Lascaux: Visit The Prehistoric Cave In 3D

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Lascaux: Visit The Prehistoric Cave In 3D
April 4, 2017

In south western france, the collaborative team of snøhetta and casson mann has completed ‘the international centre for cave art’. also known as ‘lascaux IV’, the complex provides visitors with an immersive educational experience of prehistoric 20,000-year-old paintings — referred to by archaeologists as the ‘sistine chapel of prehistory’.

Image © boegly + grazia photographers (also main image)

 

In developing the project, architects snøhetta and SRA, as well as scenographer casson mann, worked closely with a team of archaeologists to create a holistic museum and educational experience. the scheme intends to offer visitors an opportunity to experience the caves as if they were explorers discovering the prehistoric cave paintings for the first time.

Image © eric solé 2017

 

Conceived as a fine cut in the landscape, the museum is located between a densely-forested hillside and the agricultural vézère valley. ‘the form and materiality of the museum have a monolithic, sober expression, speaking to the surrounding nature and the massive rock formations embedded in the hill, with a new public, agricultural landscape unfolding around it,’ explains the design team.

Image © eric solé 2017

 

The visitor experience begins in the lobby where guests ascend to a roof terrace overlooking the picturesque landscape. visitors then descend a gentle slope towards the replica cave. inside, the damp and dark atmosphere recreates the humidity of the caves. ‘this sequence is dedicated to contemplation, allowing people an experience of the sanctuary that once was,’ says snøhetta. ‘lights flicker just as the animal fat lamps of paleolithic times did, revealing the layers of paintings and engravings on the surface of the walls.’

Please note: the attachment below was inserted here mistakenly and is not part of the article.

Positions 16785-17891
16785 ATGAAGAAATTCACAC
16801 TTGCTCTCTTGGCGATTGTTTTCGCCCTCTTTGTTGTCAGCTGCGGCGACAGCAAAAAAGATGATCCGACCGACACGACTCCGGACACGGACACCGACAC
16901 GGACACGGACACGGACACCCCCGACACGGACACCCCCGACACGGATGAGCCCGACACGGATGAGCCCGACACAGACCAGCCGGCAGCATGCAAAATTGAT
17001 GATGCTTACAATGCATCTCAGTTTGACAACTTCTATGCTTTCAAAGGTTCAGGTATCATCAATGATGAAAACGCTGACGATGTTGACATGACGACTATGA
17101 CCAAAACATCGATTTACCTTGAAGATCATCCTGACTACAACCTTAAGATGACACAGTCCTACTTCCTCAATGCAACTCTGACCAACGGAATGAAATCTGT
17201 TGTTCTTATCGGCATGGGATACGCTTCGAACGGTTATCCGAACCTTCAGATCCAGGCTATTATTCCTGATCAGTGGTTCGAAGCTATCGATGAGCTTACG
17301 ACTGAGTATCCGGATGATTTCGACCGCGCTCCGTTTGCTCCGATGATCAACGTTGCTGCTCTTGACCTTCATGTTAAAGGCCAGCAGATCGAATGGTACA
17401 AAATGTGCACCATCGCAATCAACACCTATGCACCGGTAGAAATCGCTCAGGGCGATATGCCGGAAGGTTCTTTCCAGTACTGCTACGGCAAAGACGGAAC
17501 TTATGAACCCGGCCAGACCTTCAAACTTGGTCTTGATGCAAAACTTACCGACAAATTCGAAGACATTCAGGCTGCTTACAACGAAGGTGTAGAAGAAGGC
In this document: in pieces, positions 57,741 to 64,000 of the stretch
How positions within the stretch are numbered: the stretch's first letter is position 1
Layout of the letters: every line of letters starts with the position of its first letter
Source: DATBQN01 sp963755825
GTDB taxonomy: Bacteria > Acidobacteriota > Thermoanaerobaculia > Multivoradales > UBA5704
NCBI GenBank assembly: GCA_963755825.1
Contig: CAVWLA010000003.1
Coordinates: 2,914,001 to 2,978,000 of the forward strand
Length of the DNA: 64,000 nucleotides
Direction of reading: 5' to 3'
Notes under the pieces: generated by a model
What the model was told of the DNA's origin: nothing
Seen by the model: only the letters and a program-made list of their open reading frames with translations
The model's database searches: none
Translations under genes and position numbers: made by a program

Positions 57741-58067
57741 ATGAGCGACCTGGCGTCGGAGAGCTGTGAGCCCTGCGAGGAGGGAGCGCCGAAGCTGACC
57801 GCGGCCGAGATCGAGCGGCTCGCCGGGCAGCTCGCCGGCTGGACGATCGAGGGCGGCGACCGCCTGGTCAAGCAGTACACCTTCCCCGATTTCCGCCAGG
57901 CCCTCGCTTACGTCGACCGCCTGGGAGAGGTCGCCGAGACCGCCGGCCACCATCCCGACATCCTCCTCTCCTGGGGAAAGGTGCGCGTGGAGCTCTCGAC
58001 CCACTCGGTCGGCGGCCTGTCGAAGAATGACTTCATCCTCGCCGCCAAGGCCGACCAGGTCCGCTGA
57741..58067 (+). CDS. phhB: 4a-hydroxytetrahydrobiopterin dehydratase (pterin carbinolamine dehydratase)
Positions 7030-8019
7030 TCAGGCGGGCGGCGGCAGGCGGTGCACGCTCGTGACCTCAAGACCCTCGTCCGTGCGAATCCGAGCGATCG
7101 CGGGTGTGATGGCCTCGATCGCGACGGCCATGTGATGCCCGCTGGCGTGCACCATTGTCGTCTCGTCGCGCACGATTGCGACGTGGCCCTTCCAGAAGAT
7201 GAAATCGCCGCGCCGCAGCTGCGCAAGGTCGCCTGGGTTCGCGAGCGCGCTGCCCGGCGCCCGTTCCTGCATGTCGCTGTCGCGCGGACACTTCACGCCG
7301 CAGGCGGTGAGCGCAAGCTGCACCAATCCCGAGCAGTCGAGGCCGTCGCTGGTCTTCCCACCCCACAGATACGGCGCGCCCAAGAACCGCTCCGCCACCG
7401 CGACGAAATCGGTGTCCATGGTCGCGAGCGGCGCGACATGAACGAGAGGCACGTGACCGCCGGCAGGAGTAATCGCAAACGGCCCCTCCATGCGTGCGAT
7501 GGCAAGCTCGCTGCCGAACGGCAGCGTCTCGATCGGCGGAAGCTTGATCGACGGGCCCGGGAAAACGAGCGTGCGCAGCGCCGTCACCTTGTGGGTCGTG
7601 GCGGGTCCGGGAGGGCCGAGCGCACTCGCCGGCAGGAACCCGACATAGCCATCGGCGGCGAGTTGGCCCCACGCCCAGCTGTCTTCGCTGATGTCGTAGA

Image © eric solé 2017

 

In order to replicate the original cave form to a 1 millimeter tolerance, the facsimile was developed using advanced 3D laser scanning and casting technologies. following its construction, 25 artists spent two years hand-painting 900 meters of resin rock reproductions. the artists even used the same pigments that the prehistoric painters used. upon exiting, visitors arrive at a transitional contemplative space known as the cave garden.

Image © dan courtice

 

The interpretive center provides exhibitions that convey the history of the vézère valley and its cave paintings. installations by casson mann are enhanced by digital learning experiences, employing new technological devices and interactive screens. the first exhibition space contains eight hanging rock wall fragments. this area also provides information on the history of the caves, their discovery, why the real cave is now closed, and how the artists of 20,000 years ago used to work.

Image © boegly + grazia photographers

 

The cave art theatre presents a 3D film that takes visitors on a digital voyage, while the imagination gallery allows visitors to explore the influence of prehistoric cave art on modern and contemporary artists. this content has been curated by john paul jouary, professor, philosopher and author, whose work is devoted to the relationship between paleolithic art and the art of our time. the lascaux IV international centre for cave art opened in montignac, france on december 15, 2016.

Image © dan courtice
Image © eric solé 2017
Image © boegly + grazia photographers

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